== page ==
Divergent Evolution of Duplicate Genes Leads to Genetic Incompatibilities Within A. thaliana
Genetic incompatibilities resulting from interactions between two loci represent a potential source of postzygotic barriers and may be an important factor in evolution when they impair the outcome of interspecific crosses. We show that, in crosses between strains of the plant Arabidopsis thaliana, loci interact epistatically, controlling a recessive embryo lethality. This interaction is explained by divergent evolution occurring among paralogs of an essential duplicate gene, for which the functional copy is not located at the same locus in different accessions. These paralogs demonstrate genetic heterogeneity in their respective evolutionary trajectories, which results in widespread incompatibility among strains. Our data suggest that these passive mechanisms, gene duplication and extinction, could represent an important source of genetic incompatibilities across all taxa.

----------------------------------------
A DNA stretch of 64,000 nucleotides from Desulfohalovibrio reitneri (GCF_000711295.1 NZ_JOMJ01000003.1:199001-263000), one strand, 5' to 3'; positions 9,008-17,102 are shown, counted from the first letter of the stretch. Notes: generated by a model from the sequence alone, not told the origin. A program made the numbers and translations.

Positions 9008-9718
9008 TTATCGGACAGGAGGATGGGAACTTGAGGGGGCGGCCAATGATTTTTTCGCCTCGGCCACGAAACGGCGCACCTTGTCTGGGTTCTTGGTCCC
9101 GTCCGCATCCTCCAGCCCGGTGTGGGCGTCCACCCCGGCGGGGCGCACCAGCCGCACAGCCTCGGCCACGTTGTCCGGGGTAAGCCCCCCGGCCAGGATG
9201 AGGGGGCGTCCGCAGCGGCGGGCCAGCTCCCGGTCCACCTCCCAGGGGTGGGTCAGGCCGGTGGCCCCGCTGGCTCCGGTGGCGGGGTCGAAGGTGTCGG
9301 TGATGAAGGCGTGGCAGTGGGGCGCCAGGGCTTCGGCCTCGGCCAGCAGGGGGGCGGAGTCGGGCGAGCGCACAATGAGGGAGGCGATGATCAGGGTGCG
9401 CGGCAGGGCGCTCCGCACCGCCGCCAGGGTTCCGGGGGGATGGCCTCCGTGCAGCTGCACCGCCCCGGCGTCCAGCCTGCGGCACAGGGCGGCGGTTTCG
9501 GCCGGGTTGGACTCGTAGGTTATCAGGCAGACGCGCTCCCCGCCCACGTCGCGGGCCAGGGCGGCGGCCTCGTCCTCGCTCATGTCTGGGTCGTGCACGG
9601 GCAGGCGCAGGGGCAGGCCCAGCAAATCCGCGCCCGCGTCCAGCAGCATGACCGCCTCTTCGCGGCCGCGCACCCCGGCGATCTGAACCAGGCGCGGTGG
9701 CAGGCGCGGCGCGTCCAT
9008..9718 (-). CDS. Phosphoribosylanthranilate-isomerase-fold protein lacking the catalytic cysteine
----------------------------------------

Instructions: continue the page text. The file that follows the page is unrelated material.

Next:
Science 323 (5914), 623-626
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